1. Objective

Each microlearning unit should be focused on a specific objective. So don’t try to push 30 minutes’ worth of content into 5 minutes. Keep it clear and follow your objectives.

2. Make it interactive

Keep it engaging and interactive. Just because it’s short doesn’t mean your students will be intrinsically interested. 5 Boring minutes equals 5 boring minutes.

3. Keep in mind the learning goal

A series of microlearning events must lead towards a larger learning goal. One short lesson without greater context will not have the same impact and will only confuse the students.

4. Don’t overwhelm your students

Don’t overwhelm your students with a constant series of these bite-sized learning modules. Schedule them with some time in between each one.

Microlearning isn’t a must in your classroom. Yes, it’s a solution for the distraction and the short attention span of students, but make sure you stand behind it. It still takes work to figure out the right device and the right sizes of your micro-packages.

When not to use microlearning

Microlearning is NOT useful when students need to learn complex skills, processes, or behaviors.

Imagine trying to learn any of these behaviors or skills in a few minutes per day:

  • A musical instrument
  • Project management
  • Instructional design
  • Any software tool
  • Teamwork skills
  • Sales

For some topics, microlearning can only learn you the theory and some basics. Skills, processes and behaviors can’t be learned by not actually DOING anything.

How you can use BookWidgets for microlearning

Ever heard of a WebQuest? Yes, I know, you wouldn’t think about a WebQuest when it comes to microlearning, but, never say never.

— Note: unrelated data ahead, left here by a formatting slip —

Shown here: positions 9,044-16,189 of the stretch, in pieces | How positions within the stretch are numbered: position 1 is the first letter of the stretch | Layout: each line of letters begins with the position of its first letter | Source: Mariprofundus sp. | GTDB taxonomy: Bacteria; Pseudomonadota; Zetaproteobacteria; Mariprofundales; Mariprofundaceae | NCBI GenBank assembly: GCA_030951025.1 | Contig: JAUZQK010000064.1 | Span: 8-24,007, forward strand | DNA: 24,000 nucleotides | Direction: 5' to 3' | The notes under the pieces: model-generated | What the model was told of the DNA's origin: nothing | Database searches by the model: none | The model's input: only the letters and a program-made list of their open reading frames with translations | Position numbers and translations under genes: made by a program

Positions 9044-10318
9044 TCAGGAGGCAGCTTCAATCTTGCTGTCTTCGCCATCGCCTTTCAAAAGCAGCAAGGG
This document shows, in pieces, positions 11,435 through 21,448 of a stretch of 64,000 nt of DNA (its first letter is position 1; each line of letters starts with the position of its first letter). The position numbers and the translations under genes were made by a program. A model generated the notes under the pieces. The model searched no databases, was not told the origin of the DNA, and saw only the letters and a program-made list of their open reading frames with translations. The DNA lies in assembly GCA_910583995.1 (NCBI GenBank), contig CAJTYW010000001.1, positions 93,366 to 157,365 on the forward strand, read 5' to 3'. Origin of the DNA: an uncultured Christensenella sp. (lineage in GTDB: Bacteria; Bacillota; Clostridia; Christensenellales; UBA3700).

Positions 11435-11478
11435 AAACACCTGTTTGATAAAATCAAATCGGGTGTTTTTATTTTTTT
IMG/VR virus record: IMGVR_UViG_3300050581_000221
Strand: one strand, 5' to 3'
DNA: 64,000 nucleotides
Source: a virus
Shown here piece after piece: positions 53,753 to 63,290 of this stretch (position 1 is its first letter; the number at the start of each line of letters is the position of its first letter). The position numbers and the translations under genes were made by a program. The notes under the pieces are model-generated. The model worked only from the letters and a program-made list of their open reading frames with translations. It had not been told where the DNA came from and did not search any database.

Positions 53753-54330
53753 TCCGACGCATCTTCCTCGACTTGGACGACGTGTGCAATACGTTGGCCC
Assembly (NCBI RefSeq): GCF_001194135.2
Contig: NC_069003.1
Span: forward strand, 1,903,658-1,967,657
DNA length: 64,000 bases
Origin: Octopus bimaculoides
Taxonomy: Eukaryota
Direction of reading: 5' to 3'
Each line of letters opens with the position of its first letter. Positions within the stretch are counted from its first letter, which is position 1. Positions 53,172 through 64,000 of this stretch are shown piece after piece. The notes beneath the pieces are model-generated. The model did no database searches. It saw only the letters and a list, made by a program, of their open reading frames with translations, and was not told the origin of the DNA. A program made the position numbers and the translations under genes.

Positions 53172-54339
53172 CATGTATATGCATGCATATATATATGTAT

Take a look at this post to learn about the WebQuest. With BookWidget’s WebQuest widget, you can adjust everything. This makes it the ideal tool to use for microlearning. Take a look at this example:

Click to open

Noticed the different steps? These are several microlearning lessons. The entire WebQuest represents a chapter.

Let your students discover each step. Make your microlearning lesson interactive by adding short YouTube videos and other game widgets. Changing the learning formats keeps their attention.

You can also use the hotspot image widget for fun micro-lessons. Take a look at the image below. Here’s a quick history micro-lesson about country-music. Click on the image to open it.

Click to open

It’s an image with information on it. Students have to discover the image and learn from text, image, video and audio pop-ups. If that isn’t micro enough…?

Some nice school practices

Learning on the loo

Microlearning is also used in the business world to tutor employees.

Google even places one-page micro lessons in the restrooms of their engineering building, calling this practice “learning on the loo”.

Your entire school can, just like Google, implement a “learning on the loo” project. That would be awesome. Can’t wait to see some results! Let me know when you get there, will you?

Snapchat

What about Snapchat? Snapchat gives you the opportunity to easily make 10 second videos. You can put together a Snapchat story full of pictures and videos about a lesson topic. Students will love your mini learning videos at any time of the day. What better way to integrate real life with school? At least they know now that teachers are also just humans!

TED Talks

I really love TED Talks and you will too! TED is a global community, welcoming people from every discipline and culture who seek a deeper understanding of the world.

They believe in the power of ideas to change attitudes, lives and, ultimately, the world. TED Talks are free talks from the world’s most inspired thinkers.

Do your students need motivation and inspiration? Take a look at the TED-Ed videos. The TED-Ed project (TED’s education initiative) makes short video lessons (5-10 min.) worth sharing, aimed at educators and students.

Within the TED-Ed library of lessons, you will find carefully curated educational videos, many of which are collaborations between educators and animators nominated through the TED-Ed platform.

So, that’s it! I hope I explained the concept of microlearning clear enough so you can get to work. Good luck!

Lucie Renard